26 September 2010

An insiders' point of view

"Trucking down the road" by Quilly @ www.quildancer.com

Quilly and her guy were out visiting family last week, and when they returned she posted this little blip about trucking. I don't know Quilly, but she and my sister are friends. Her site is varied and very interesting. I'm truly envious of her talent. Quilly is right...there seems to be plenty of freight to haul, and if you want a job as a truck driver it's easy enough to get one. But I'm getting side tracked.

Trucking isn't for the average John or Jane Doe. Trucking is hard work! Let me tell you this from my fifteen years of experience in the industry. Driving and maneuvering one of those big rigs down the highways ans byways of the United States takes practice and skill. They say practice makes perfect. In this case it isn't the perfect you're after, it's being a highly skilled professional that you're after. It isn't as easy as it looks.

Today, if you don't know someone who is already in the business and is willing to teach you, going to one of the many truck driving schools is about the only option one has to get into a big rig. The school is 160+ hours of classroom, skills learning and road practice. Unfortunately, the road practice time is never enough and basically all you learn in the school is enough to pass state and federal complaince guidlelines and laws to hold a Commercial Drivers License.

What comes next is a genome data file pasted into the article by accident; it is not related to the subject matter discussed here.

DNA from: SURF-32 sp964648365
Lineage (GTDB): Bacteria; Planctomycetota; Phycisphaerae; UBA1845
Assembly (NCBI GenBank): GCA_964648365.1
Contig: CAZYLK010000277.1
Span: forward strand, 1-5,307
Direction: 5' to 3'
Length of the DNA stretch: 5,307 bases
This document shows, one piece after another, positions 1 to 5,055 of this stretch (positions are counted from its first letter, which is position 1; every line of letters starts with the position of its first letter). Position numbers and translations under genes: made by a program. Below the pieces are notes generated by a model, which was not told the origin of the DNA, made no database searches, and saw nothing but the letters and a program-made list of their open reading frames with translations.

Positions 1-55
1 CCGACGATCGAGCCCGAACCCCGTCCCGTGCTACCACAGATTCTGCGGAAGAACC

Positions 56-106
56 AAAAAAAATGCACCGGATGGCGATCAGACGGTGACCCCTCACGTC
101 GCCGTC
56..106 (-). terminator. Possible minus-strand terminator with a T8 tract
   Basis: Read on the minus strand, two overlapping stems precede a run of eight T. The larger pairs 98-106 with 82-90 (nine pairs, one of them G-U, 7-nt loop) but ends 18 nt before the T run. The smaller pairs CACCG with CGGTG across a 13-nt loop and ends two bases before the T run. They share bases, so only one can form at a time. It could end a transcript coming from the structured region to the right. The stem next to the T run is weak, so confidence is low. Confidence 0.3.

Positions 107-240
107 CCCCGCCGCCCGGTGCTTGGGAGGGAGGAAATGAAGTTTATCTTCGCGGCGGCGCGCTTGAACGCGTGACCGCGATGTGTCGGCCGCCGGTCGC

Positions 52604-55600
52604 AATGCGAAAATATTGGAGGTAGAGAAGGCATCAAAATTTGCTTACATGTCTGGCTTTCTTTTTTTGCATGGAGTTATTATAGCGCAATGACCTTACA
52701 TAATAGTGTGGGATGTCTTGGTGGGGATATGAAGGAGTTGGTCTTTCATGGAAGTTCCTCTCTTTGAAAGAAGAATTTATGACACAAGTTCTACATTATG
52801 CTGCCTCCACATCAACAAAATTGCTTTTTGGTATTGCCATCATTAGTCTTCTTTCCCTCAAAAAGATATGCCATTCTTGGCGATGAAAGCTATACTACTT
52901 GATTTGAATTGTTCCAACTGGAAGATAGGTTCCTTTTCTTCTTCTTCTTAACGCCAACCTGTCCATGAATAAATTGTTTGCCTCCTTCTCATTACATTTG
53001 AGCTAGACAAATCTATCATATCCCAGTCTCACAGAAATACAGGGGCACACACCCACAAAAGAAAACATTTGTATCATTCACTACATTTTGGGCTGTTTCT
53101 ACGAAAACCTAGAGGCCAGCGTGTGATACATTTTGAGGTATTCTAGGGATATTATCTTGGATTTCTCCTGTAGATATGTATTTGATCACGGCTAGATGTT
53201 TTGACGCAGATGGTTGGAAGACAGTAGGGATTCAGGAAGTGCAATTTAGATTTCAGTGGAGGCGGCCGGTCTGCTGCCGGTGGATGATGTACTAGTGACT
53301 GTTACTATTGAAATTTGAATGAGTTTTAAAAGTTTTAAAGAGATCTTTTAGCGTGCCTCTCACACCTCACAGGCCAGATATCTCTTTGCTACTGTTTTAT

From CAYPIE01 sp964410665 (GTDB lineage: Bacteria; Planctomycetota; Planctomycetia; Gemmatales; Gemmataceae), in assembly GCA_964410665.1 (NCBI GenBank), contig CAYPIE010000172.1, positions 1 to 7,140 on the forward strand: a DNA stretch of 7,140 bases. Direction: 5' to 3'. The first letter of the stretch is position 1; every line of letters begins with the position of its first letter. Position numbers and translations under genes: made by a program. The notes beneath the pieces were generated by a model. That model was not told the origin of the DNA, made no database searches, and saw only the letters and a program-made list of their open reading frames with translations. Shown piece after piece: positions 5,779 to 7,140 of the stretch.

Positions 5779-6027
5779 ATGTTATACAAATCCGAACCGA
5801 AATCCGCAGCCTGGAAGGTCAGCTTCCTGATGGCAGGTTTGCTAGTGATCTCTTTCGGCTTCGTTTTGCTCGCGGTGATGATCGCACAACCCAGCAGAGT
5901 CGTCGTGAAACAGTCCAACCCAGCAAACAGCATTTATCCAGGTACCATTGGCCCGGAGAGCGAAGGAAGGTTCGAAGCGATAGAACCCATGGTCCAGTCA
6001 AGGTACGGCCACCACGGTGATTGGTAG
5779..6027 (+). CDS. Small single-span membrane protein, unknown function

The real learning doesn't start until the day you climb into the rig with the driver mentor or driver trainer who is going to be your constant companion for the next six weeks or so. A driver mentor or driver trainer is the guy or gal who has spent at least a winter on the road, hopefully more experienced than that, and been through the training program with their company and has been certified to mentor/train and assist you in refining the skills you have already learned, teaching you the rules of the road, and the company policies. This second phase of learning can be an excellent experience, it can be mediocre, or it can be disasterous. Fortunately, while I was learning, I had excellent mentor/trainers, and I learned a great deal. I have a short story to share, too.

I've rescued a number of lady drivers from ill fitting situations with their driver mentor/trainers. These scenarios have many faces, from verbal abuse, lack of hygeine, the second logbook syndrome (this is someone who is in it just for the extra money they earn), and lastly to the driver who really doesn't have the necessary skills or mindset to do the job they've been certifed to do, which is to mentor and train new drivers entering the industry. This is a huge, huge issue within the industry, one that is difficult to remedy. I won't go into it here and will save it for another posting.

There are excellent mentor/trainers, there are average, and those who do it just for the money as I noted before. Add to this the stress of the time spent away from family, the lifestyle, and the fear of being in a confined space with someone you don't know 24/7 for at least the next six weeks. It's an emotionally charged situation, and this can be just the beginning. If by chance or by fate, you get one of the good guys or gals as a mentor/trainer you have a good chance of beating the odds and becoming a decent operator. So you're on your way, good luck!

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